A University of Central Missouri professor has discovered a 17 million digit prime number, far exceeding the previous record of just under 13 million digits.

The number in question is 2 to the power of 57,885,161 minus 1. It’s so big that a file containing the number takes up 22.5MB.

It was discovered by Dr Curtis Cooper who previously broke the record in 2005 and 2006. He held it until 2008 when UCLA set a record that stood until this week.

Cooper found the number as part of a collaborative effort known as the Great Internet Mersenne Prime Search (GIMPS). It works on the basis that finding prime numbers is a task perfectly suited to combining the power of multiple computers. The project makes use of around 360,000 processors in total.

It took 39 days for a computer at Cooper’s university to confirm the number was a prime. Two other people independently verified the number using more powerful computers, taking several days apiece.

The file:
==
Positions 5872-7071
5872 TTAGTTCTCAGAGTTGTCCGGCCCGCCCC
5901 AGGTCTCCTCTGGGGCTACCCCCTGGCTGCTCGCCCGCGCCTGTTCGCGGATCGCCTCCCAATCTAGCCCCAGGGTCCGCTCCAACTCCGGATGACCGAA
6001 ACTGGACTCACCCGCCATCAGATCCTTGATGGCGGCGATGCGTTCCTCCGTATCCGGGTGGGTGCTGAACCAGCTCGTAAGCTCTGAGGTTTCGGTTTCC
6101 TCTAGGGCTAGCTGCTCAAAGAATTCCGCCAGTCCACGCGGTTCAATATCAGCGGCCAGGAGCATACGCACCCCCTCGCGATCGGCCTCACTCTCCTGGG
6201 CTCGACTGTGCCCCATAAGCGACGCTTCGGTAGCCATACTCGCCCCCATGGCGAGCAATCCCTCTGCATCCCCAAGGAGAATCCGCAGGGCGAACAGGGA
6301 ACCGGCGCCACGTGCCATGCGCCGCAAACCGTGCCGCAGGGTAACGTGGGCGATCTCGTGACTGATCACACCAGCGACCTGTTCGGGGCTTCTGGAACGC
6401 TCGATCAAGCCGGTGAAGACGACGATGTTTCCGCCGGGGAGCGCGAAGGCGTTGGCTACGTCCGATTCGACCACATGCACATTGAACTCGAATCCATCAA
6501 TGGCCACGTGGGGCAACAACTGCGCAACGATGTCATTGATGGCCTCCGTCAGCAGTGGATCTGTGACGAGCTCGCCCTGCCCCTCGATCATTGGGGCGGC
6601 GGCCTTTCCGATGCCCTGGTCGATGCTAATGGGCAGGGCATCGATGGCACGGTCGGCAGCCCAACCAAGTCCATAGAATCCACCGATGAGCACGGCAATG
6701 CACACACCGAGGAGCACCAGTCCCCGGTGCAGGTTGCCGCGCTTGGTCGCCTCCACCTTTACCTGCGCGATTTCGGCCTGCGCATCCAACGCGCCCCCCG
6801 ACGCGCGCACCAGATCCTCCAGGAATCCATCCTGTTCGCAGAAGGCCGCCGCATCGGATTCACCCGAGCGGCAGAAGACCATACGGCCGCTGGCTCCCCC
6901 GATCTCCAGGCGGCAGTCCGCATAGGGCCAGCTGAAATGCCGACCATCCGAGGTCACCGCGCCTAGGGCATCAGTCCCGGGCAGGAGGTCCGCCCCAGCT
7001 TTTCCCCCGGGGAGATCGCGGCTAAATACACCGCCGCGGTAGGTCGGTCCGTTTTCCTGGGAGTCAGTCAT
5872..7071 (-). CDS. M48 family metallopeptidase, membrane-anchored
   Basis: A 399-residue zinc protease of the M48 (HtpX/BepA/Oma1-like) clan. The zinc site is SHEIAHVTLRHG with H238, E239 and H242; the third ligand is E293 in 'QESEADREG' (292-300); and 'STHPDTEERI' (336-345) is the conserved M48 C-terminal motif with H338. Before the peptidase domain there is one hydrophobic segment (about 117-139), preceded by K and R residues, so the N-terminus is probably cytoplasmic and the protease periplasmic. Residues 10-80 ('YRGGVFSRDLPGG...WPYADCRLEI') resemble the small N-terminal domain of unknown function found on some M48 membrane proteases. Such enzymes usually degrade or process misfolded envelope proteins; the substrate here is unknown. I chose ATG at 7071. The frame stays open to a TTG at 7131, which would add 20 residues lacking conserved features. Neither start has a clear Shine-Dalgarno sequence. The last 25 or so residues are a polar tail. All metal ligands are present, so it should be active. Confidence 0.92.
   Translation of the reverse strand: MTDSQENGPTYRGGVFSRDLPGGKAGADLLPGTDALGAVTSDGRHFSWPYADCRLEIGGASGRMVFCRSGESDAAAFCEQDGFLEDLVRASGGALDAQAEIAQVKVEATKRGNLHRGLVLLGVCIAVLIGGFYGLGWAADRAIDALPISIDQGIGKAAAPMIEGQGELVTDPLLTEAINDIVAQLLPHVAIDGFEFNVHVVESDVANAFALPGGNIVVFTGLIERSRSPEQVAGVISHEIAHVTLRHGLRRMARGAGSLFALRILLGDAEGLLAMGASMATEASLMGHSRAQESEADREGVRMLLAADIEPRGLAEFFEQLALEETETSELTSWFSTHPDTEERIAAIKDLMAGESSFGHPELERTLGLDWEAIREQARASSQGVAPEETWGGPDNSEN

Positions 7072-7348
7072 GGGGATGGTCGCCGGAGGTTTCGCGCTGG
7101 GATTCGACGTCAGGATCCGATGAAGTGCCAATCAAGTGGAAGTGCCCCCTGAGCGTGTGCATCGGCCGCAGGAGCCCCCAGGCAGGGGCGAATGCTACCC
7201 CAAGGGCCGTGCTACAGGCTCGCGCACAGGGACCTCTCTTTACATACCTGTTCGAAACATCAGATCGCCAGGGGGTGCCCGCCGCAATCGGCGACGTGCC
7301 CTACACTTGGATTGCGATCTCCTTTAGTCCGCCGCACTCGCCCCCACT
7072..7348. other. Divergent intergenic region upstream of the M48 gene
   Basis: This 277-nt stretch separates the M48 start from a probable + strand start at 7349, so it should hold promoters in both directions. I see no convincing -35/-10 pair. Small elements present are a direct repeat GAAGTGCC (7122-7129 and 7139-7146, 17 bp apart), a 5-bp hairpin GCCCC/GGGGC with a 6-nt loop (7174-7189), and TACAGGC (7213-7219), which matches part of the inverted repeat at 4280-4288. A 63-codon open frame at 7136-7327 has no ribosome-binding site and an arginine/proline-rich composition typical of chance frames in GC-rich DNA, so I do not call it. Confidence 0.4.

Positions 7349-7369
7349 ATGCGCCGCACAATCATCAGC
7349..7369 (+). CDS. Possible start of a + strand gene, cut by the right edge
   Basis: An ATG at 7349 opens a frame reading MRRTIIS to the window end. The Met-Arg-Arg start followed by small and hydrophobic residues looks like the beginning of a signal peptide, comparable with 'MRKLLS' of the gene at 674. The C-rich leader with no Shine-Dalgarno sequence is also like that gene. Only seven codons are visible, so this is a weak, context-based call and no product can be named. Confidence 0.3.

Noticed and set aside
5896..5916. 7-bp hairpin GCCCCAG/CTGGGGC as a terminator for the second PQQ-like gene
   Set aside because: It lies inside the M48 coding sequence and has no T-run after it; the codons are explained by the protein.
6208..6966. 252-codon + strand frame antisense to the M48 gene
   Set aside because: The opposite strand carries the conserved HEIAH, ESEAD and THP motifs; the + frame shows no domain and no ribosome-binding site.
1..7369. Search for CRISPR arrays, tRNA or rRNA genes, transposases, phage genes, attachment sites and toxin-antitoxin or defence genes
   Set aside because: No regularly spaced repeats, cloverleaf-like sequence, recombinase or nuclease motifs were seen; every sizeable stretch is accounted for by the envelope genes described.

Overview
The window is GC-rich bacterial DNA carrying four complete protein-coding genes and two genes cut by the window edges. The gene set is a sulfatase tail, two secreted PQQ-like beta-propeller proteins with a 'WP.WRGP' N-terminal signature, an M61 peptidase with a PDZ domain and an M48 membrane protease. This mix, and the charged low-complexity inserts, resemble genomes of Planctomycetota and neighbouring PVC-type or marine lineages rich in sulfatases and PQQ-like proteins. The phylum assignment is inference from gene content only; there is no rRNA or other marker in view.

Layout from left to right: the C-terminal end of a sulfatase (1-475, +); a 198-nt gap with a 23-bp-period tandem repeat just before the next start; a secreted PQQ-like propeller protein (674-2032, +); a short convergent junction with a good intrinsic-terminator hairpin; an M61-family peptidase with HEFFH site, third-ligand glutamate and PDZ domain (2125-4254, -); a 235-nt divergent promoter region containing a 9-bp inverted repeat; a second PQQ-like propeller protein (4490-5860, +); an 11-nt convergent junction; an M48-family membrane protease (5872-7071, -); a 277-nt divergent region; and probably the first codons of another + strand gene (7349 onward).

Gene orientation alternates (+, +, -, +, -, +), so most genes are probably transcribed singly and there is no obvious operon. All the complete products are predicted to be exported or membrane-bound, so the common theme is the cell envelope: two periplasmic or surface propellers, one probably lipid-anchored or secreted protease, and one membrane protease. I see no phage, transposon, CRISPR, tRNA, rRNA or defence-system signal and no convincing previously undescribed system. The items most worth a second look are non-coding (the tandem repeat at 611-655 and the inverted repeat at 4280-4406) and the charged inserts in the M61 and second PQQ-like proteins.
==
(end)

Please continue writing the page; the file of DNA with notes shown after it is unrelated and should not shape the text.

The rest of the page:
Although the prime has been confirmed, it’s too early yet to confirm its place in listings of prime number. That will mean checking every number between the new and previous record holders to rule them out as primes, a process that’s likely to be measured in years rather than months.

Cooper gets a $3,000 prize from GIMPS because it was his computer that found the new prime. He’s someway short of a much larger prize from the Electronic Frontier Foundation which has offered $150,000 to the first person to find a prime with 100 million digits and then $250,000 when the 1 billion digit mark is reached. It has already paid out smaller prizes for a million and 10 million digit primes.

Prime numbers aren’t just a lovable quirk for geeks to pursue. RSA security, used widely in computer data encryption, is based on the fact that its easy to multiply two prime numbers (components) together to produce a larger number (composite) but extremely time consuming and difficult to take the composite and figure out the two components that created it.